Hugely successful but painfully average, Krall has regularly supplied incontrovertible evidence that contemporary jazz singing is in a bad way. Full marks at least, then, for ditching the supper-club fare for something notionally edgier.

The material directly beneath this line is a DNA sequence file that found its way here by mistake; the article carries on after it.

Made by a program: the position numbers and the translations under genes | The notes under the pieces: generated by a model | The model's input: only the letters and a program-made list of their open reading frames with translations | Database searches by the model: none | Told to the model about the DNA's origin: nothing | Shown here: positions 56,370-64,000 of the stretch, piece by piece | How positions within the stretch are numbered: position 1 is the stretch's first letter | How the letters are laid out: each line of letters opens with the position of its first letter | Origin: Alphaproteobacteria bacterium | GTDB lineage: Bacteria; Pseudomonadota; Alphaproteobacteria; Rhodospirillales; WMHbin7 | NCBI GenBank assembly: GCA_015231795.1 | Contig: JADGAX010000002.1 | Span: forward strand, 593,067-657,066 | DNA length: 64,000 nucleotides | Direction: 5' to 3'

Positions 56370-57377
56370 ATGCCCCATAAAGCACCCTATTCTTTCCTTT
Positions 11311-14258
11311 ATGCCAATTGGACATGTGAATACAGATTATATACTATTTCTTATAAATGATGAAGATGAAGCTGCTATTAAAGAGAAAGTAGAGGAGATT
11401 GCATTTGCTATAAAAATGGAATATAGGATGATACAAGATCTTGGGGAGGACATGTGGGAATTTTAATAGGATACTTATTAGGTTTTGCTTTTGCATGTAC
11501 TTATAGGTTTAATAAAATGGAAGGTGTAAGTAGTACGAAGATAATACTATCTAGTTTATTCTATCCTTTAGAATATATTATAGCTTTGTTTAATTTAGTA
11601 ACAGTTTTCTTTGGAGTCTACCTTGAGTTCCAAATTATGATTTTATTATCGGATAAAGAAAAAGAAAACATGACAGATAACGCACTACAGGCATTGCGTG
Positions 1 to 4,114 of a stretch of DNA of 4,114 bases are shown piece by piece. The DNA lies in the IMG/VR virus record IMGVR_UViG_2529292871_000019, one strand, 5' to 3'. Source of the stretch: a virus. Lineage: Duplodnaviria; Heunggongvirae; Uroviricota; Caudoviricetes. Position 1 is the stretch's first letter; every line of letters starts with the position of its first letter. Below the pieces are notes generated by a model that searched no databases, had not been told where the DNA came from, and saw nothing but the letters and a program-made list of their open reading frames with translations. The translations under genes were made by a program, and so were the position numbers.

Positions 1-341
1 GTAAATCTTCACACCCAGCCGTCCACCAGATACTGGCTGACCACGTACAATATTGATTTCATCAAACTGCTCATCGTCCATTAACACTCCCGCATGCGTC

Along with a cover of Elvis’ “Almost Blue” there are six Costello/Krall co-writes (the first time Krall’s committed a self-composition to record), all of which noticeably bear hubbie’s imprimatur, though his own way with a melody has often borne a jazz inflection, too. But it’s Krall’s voice that has always been her biggest problem: a dry-throated, husky, rock-ish thing, it’s hardly a jazz instrument and conveys little emotion; consequently these songs feel like elegant but bloodless conceits. She doesn’t get any juice out of Tom Waits’ “Temptation” either and, as jazz appropriations of Joni Mitchell’s “Black Crow” go, Krall’s take was always going to have a hard job matching Cassandra Wilson’s. As a pianist, she’s okay, her solos amiable but unsurprising. To paraphrase him indoors, TGITOR is almost touching, it will almost do.